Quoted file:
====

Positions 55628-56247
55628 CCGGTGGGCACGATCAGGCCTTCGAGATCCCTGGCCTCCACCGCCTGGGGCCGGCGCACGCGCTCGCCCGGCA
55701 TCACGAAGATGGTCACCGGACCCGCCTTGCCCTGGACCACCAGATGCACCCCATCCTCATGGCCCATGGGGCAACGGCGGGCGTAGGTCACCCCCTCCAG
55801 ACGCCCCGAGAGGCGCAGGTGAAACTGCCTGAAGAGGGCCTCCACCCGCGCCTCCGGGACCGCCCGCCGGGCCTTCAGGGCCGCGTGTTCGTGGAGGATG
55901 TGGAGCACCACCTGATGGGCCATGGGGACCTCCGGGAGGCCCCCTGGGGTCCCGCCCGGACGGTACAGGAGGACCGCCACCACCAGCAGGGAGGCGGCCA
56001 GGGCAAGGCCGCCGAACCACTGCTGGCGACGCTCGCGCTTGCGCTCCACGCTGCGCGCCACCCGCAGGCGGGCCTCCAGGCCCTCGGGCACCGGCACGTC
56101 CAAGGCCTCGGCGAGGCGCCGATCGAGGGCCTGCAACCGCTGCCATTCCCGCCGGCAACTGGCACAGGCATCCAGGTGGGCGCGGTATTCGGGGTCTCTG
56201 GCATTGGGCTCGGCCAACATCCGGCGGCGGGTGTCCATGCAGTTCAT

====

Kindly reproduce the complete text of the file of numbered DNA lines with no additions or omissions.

Positions 55628-56247
55628 CCGGTGGGCACGATCAGGCCTTCGAGATCCCTGGCCTCCACCGCCTGGGGCCGGCGCACGCGCTCGCCCGGCA
55701 TCACGAAGATGGTCACCGGACCCGCCTTGCCCTGGACCACCAGATGCACCCCATCCTCATGGCCCATGGGGCAACGGCGGGCGTAGGTCACCCCCTCCAG
55801 ACGCCCCGAGAGGCGCAGGTGAAACTGCCTGAAGAGGGCCTCCACCCGCGCCTCCGGGACCGCCCGCCGGGCCTTCAGGGCCGCGTGTTCGTGGAGGATG
55901 TGGAGCACCACCTGATGGGCCATGGGGACCTCCGGGAGGCCCCCTGGGGTCCCGCCCGGACGGTACAGGAGGACCGCCACCACCAGCAGGGAGGCGGCCA
56001 GGGCAAGGCCGCCGAACCACTGCTGGCGACGCTCGCGCTTGCGCTCCACGCTGCGCGCCACCCGCAGGCGGGCCTCCAGGCCCTCGGGCACCGGCACGTC
56101 CAAGGCCTCGGCGAGGCGCCGATCGAGGGCCTGCAACCGCTGCCATTCCCGCCGGCAACTGGCACAGGCATCCAGGTGGGCGCGGTATTCGGGGTCTCTG
56201 GCATTGGGCTCGGCCAACATCCGGCGGCGGGTGTCCATGCAGTTCAT